Small town life isn’t for everyone

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I heard a snippet of a conversation while dashing through the grocery store not long ago.
A woman, visiting from far away, judging by her New England accent, made the comment to another woman, “I am really considering moving here. I get so tired of the city, and would love to move where I can be left alone and nobody bothers me.”
Had to laugh. I had to chuckle, as I am reading a book right now titled, If You Lived Here, I’d Know Your Name: news from small-town Alaska, by Heather Lende. The author tells that in small towns, people are more likely to know exactly what is going on in your life, not less.
People are inclined to want to know every detail of your being, not less. She tells of moving 90 miles north of Juneau, accessible mainly by water or air, and then only when the weather is good.
Lende is a reporter for the local weekly newspaper in tiny Haines, Alaska, and her job includes writing all of the obituaries. She calls on the families who have lost a loved one, wanting to get every detail correct for their final newspaper piece.
‘Off the record.’ She said that a very high percentage of what people tell her about their dearly departed is “not for publication,” and I nodded with great understanding because I have heard that same thing a thousand times over the years in the newspaper business.
This author tells of the huge difference in finding employment in small town Alaska compared to their early New England days.
Her husband, Chip, who holds a master’s degree in forestry from Yale, found work cleaning movie theaters late at night and splitting firewood by the cord during the day.
When she applied for a receptionist position at a downtown hotel, the woman conducting the interview reviewed her impressive resume – Quaker prep school, Middlebury College graduate, sailing instructor on Long Island Sound.
Not impressed. This woman snapped her gum and said, “But, honey, what can you do?” She didn’t get the job.
Small town America isn’t quite so impressed by a long list of credits, and the mentality isn’t to pay great tribute to an incredible education so much as to focus on real accomplishments – the kind that take elbow grease and thinking quickly on your feet.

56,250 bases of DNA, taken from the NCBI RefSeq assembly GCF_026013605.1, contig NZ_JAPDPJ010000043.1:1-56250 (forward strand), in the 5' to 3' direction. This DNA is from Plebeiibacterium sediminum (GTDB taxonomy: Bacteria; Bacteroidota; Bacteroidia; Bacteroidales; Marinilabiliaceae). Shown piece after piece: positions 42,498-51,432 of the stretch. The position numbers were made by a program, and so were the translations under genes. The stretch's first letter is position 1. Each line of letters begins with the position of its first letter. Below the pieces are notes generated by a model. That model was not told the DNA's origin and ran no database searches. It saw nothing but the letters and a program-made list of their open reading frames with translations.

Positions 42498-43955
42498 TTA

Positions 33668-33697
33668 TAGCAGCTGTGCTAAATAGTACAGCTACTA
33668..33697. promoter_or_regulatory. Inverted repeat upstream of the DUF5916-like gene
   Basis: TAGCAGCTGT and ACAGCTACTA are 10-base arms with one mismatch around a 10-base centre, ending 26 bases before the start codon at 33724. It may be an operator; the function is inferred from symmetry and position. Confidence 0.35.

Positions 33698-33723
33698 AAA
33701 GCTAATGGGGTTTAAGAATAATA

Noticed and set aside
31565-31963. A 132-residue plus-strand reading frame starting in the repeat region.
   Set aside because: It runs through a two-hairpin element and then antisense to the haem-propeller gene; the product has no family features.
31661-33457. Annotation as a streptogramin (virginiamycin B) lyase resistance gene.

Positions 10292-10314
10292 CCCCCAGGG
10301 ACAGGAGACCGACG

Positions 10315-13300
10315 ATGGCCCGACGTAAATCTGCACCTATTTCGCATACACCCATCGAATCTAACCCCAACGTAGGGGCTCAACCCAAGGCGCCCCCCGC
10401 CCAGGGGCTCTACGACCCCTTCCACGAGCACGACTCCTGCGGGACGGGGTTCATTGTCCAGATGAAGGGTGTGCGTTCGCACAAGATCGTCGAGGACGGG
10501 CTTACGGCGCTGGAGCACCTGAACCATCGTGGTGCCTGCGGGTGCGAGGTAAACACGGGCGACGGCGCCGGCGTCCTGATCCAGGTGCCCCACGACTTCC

Simply surviving in Haines, Alaska, takes a whole lot of both. In the tiny cabin that Heather and Chip built, they now have a little electricity.
Chip attached a generator to an exercise bike that has a battery wired to it so that when you pedal you charge it enough to listen to a small CD player and radio. A small reading light is attached to it.
Primitive. Mostly, they use kerosene lamps and propane wall lights. They figured out a way to pump water from the lake to a holding tank in the eaves, giving gravity-fed running water in the summer. In the winter, water is hauled in buckets from a nearby stream.
This is their “getaway” cabin, about 8 miles from their year-round home. She mentions that they don’t live there, but they are crazy enough to want to. Because sometimes, you just want to get away from people who know every single thing about you.
No where to hide. Ah, small-town life … where everybody knows your name, and maybe even what you ate for breakfast at the local diner!

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Judith Sutherland, born and raised on an Ohio family dairy farm, now lives on a 70-acre farm not far from the area where her father’s family settled in the 1850s. Appreciating the tranquility of rural life, Sutherland enjoys sharing a view of her world through writing. Other interests include teaching, reading, training dogs and raising puppies. She and her husband have two children, a son and a daughter, in college.

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